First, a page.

Two months after being liberated from a seven-year house arrest by the Myanmar military government, pro-democracy leader Aung San Suu Kyi has been granted Internet access, reports the BBC.
While Suu Kyi is known to have applied to a private provider for Internet connection soon after her release, the request was transferred to a firm run by the military government which has authorized the connection now. Burma's Internet laws require individual authorization for every home Internet connection and any dissidence online is met with strict backlash and penalty from the junta.
While the broadband connection has been set up at her house, the report says that she has been unable to use it till now because of weak signal strength and also because she has been unwell. Suu Kyi had earlier expressed a desire to connect with the youth using the power of social networks.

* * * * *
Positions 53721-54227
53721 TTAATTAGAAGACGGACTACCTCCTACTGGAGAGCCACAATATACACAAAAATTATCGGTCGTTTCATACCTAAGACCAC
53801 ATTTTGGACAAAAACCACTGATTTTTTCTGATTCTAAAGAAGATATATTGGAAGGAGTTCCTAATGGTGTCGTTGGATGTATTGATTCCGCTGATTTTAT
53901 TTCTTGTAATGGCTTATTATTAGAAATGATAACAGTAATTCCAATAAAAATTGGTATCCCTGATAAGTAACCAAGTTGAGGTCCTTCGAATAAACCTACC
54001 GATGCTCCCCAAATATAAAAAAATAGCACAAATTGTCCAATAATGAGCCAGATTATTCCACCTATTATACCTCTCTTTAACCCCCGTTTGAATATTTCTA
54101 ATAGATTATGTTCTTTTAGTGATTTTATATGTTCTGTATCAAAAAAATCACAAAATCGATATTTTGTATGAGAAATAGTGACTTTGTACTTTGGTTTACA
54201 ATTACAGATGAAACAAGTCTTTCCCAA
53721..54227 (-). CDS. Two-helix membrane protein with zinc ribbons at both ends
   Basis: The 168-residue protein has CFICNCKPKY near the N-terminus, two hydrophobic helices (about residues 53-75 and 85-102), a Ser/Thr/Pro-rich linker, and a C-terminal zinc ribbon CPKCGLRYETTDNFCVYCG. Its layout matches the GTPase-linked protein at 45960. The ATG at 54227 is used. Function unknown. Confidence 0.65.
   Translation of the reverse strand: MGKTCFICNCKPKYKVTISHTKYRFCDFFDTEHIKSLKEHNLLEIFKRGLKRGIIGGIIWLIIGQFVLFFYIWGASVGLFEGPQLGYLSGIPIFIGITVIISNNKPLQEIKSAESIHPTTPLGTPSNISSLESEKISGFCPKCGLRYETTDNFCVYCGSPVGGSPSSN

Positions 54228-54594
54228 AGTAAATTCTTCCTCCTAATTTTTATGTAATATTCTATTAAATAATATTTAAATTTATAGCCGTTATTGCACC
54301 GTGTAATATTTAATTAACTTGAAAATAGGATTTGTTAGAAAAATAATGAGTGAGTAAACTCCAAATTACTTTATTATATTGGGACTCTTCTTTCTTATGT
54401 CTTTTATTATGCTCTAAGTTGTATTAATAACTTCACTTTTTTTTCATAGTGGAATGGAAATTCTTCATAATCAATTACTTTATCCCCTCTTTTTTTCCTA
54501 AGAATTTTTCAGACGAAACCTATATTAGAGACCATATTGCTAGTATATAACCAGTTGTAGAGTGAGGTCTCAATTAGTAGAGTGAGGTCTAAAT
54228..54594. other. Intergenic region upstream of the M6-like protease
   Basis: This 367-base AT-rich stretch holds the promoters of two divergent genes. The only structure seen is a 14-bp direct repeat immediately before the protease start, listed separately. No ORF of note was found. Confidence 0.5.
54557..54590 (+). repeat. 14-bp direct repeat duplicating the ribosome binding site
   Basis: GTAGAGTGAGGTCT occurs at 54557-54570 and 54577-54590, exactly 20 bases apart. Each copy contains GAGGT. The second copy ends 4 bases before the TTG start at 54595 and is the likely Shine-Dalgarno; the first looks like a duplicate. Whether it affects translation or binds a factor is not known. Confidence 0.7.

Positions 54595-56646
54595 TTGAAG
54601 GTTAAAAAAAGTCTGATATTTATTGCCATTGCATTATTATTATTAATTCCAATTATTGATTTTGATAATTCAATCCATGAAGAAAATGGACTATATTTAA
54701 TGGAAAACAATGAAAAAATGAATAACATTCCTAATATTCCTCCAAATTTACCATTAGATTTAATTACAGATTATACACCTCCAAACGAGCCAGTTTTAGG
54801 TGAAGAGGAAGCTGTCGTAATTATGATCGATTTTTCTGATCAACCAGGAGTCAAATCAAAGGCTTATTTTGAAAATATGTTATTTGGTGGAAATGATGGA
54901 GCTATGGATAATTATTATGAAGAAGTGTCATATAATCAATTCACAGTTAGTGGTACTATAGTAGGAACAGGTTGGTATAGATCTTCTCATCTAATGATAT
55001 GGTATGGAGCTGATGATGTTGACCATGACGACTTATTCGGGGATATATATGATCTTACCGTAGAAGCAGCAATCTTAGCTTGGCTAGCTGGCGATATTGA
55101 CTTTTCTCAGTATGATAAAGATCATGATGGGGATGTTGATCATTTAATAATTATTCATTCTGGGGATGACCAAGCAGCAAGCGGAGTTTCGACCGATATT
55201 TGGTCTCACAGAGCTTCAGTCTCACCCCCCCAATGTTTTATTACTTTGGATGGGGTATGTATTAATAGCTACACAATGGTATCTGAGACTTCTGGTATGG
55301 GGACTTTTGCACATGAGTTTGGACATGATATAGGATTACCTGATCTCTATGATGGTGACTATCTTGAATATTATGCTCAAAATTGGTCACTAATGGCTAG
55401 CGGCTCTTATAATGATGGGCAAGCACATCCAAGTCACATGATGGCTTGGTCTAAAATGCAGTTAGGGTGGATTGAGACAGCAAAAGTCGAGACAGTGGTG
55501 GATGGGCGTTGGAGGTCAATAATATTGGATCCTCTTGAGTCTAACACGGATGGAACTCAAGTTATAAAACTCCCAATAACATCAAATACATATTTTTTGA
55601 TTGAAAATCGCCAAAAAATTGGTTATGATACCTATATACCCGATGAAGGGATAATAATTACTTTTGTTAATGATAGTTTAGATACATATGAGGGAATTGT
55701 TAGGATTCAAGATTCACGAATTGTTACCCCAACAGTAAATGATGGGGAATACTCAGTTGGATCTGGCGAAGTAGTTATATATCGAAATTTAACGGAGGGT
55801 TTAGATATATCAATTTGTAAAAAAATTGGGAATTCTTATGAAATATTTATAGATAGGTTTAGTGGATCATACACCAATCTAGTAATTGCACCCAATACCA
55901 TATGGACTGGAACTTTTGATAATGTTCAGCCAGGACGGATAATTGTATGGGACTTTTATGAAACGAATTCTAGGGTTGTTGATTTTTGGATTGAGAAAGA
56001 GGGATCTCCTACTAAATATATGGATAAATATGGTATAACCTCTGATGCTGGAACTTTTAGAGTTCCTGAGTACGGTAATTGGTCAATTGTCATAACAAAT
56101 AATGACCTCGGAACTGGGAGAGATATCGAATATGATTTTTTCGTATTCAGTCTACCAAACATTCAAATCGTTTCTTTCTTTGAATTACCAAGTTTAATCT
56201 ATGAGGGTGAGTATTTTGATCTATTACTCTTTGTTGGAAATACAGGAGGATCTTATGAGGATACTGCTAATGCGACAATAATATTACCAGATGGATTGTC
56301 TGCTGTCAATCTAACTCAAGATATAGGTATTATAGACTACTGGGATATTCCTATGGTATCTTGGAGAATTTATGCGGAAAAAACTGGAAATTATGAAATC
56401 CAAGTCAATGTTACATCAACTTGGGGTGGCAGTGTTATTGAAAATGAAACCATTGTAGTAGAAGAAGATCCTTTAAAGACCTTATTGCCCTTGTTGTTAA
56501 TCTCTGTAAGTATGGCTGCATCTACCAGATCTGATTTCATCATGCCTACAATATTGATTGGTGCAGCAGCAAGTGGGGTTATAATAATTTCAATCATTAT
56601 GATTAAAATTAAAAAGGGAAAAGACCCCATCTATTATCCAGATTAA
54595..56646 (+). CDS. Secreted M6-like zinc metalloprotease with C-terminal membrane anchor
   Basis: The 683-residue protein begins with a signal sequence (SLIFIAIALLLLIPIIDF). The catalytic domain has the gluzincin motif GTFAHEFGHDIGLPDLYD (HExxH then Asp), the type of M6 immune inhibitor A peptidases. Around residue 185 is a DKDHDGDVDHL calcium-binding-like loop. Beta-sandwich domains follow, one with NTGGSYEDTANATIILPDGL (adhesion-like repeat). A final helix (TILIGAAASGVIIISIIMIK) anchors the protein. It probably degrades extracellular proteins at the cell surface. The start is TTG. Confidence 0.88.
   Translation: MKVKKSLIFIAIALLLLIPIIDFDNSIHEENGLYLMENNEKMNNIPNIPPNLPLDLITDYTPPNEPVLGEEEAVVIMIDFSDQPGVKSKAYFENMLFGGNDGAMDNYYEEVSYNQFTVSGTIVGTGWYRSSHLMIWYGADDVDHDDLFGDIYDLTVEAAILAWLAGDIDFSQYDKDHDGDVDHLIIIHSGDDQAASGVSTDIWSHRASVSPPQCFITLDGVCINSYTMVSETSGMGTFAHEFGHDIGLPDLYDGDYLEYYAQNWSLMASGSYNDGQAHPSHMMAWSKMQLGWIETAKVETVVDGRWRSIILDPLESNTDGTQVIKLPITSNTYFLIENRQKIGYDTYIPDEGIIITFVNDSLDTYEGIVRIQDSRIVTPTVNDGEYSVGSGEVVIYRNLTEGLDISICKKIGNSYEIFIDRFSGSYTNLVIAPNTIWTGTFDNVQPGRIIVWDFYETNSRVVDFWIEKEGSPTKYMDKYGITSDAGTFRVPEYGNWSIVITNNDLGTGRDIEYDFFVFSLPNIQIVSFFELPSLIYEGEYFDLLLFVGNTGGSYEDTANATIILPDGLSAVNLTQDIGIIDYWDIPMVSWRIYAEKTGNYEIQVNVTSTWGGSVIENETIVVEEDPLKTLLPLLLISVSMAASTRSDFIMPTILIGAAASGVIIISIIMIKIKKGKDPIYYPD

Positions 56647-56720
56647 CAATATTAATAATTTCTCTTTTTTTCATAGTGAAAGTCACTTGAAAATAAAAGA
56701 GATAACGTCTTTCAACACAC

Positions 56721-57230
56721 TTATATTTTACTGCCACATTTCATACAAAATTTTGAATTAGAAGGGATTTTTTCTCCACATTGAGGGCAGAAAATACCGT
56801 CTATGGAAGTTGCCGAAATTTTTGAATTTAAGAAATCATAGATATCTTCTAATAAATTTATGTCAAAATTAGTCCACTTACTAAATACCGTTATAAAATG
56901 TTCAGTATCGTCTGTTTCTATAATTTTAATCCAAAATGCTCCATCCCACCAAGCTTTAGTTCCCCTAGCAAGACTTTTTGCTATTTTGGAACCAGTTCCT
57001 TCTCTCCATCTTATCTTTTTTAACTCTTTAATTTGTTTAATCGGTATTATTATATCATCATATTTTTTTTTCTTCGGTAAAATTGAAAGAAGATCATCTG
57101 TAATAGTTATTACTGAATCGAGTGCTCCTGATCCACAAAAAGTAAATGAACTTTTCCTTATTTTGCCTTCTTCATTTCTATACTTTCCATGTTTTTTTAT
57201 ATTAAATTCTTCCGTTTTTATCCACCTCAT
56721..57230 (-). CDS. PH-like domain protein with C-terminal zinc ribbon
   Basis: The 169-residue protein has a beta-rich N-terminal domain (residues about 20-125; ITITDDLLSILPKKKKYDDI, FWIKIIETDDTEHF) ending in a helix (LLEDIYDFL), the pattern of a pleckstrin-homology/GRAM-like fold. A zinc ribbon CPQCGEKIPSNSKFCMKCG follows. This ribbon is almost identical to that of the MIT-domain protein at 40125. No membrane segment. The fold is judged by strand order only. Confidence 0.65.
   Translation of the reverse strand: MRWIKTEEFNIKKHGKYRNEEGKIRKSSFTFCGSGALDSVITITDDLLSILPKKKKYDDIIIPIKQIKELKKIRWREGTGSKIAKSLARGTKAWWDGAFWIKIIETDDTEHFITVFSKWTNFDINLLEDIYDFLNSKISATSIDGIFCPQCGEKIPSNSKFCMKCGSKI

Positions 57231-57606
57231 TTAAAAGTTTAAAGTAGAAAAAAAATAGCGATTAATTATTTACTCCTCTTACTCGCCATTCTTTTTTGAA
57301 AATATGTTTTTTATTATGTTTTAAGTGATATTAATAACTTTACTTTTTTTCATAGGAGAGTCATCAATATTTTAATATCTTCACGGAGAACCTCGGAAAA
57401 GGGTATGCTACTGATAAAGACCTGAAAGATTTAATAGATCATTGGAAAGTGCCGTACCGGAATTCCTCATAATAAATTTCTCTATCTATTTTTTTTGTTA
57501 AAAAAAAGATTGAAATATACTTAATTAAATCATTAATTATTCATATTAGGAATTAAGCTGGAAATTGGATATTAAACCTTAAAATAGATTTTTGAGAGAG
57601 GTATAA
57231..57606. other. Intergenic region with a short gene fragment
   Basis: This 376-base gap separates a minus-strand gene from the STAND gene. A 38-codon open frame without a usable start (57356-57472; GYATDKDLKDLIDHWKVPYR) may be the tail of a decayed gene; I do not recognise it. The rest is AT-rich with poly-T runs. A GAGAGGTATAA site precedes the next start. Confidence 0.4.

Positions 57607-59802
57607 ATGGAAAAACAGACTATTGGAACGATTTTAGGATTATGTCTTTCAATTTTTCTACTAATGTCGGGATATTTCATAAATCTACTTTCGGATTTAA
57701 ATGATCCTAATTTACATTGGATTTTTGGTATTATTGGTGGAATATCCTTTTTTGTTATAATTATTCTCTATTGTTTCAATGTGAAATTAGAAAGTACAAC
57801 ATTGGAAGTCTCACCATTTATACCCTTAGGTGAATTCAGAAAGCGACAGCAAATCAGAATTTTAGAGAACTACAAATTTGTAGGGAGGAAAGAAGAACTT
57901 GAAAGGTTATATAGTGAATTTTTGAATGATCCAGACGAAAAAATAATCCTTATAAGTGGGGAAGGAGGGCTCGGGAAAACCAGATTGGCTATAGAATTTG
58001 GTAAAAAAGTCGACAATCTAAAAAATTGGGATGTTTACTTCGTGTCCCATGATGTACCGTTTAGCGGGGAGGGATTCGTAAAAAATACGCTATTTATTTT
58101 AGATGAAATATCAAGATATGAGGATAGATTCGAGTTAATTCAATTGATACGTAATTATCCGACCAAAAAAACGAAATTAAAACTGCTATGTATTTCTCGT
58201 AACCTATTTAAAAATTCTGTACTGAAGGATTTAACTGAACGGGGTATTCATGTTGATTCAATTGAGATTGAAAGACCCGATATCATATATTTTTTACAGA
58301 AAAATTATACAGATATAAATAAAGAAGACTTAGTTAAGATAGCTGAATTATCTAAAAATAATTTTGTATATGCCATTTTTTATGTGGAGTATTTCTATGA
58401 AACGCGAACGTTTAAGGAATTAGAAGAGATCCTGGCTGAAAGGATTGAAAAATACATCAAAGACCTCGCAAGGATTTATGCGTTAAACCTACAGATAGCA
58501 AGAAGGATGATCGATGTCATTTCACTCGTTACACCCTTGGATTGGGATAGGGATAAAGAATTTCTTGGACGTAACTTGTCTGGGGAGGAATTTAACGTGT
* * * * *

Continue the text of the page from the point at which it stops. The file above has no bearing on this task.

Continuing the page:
Aung San Suu Kyi has served long periods of detention and confinement in various forms over the last two decades for her efforts to bring about democracy in Myanmar.
These periods also saw strict isolation and restrictions over travel and general interaction with the world and even her immediate family. Her latest house arrest ended shortly after the November 2010 elections in Burma - the first in that country in 20 years - which her party, the National League for Democracy boycotted.
The elections saw the military regime staunchly back in power, though the fairness of the proceedings has been largely questioned. In a spirit of celebration, the government released her from house arrest, a move welcomed by leaders and human rights groups across the world.
Having been officially granted access to the Internet, Suu Kyi, who has been an epitome of peaceful, firm resistance and hope even in the face of brutal repression, may now finally have a chance to establish greater connections not just with her next of kin but also her network of supporters across the world.